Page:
In 2019, the NSPCA charged a lion farmer in the North West province with animal cruelty. During three separate inspections, NSPCA inspectors found animals suffering in various states. Two lion cubs, now fondly known as Karlos and Ivana by the public, were found in a severely compromised state at the time, and were subsequently removed by the NSPCA. The cubs were placed under the care of Dr. Peter Caldwell before they were relocated to Panthera Africa- an NSPCA-accredited wildlife sanctuary- where they have grown to become confident young lions.
After being charged by the NSPCA, Mr. Steinman sued the organization for defamation, claiming that he had lost income and been defamed due to the public’s awareness of his animal cruelty charges. In January 2023, the state dismissed his R13 million defamation case against the NSPCA with costs.
In April 2023, Mr. Steinman attempted to have the criminal case brought against him by the NSPCA withdrawn. He made an application in terms of section 174 of the Criminal Procedure Act 51 of 1977, arguing that the NSPCA had insufficient evidence and the state had not shown that a prima facie case existed against his client. This was disputed by the prosecution in light of the evidence presented by three NSPCA inspectors who testified regarding the condition of the animals that they observed during inspections, a detailed veterinary report by a wildlife specialist veterinarian, and video/photo footage clearly depicting the severity of the animals’ suffering and the conditions in which they were kept on Mr. Steinman’s property.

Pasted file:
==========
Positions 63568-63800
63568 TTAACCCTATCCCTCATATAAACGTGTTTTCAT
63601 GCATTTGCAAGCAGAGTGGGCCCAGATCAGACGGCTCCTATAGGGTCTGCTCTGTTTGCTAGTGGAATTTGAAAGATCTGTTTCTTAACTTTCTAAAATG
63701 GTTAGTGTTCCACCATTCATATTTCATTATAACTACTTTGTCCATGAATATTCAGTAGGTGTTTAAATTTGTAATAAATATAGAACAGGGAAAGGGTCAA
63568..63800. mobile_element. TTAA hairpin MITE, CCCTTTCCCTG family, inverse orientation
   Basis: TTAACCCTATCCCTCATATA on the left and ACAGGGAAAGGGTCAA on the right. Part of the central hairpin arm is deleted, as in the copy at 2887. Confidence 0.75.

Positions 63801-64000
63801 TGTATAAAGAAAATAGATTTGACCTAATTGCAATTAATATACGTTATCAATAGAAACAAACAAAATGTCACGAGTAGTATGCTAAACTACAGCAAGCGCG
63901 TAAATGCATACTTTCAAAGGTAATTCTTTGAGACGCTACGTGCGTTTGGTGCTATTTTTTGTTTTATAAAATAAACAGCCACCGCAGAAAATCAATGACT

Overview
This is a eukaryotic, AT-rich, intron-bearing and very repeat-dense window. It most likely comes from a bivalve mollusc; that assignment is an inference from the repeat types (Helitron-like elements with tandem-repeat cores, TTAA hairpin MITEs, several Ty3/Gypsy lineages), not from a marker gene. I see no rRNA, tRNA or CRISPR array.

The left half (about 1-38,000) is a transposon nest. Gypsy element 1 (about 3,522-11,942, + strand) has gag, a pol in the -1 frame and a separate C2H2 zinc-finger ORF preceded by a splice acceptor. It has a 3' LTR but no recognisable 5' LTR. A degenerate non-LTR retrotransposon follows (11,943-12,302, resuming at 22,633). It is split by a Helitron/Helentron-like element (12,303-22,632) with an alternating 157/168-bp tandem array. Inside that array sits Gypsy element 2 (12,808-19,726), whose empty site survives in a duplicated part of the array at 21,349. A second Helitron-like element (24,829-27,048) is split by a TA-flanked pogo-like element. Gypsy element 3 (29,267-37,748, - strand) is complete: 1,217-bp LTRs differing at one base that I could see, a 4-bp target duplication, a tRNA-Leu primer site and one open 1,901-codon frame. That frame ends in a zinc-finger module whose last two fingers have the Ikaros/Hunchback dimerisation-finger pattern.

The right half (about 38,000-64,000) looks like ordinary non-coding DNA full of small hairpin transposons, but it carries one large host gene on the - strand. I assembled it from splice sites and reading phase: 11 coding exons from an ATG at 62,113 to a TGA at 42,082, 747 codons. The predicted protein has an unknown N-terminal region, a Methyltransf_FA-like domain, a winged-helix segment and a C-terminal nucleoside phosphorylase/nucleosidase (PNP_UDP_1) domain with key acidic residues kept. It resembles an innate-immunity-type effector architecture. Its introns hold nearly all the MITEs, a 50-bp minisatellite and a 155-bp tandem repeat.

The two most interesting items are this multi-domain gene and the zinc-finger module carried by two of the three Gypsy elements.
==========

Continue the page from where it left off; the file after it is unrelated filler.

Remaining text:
On the 14th of April 2023, the honourable magistrate in the District Court of Lichtenburg declined Mr. Steinman’s Section 174 application to acquit him of the charges laid against him by the NSPCA for animal cruelty. The NSPCA welcomes this decision and commends the magistrate for recognizing the weight of evidence presented and the importance of holding individuals accountable for their actions.
Additionally, the defense made an application before the magistrate for an attorney and client costs order in terms of Section 9 of the Animals Protection Act 71 of 1962 against the NSPCA alleging that the charges laid against Mr. Steinman were vexatious. This application has been postponed until the end of the trial.
The case is set to be heard again in court on August 1-2, 2023, when the defence will testify and be cross-examined by the state.
The NSPCA remains committed to protecting all animals and will continue its fight to ensure that justice is served.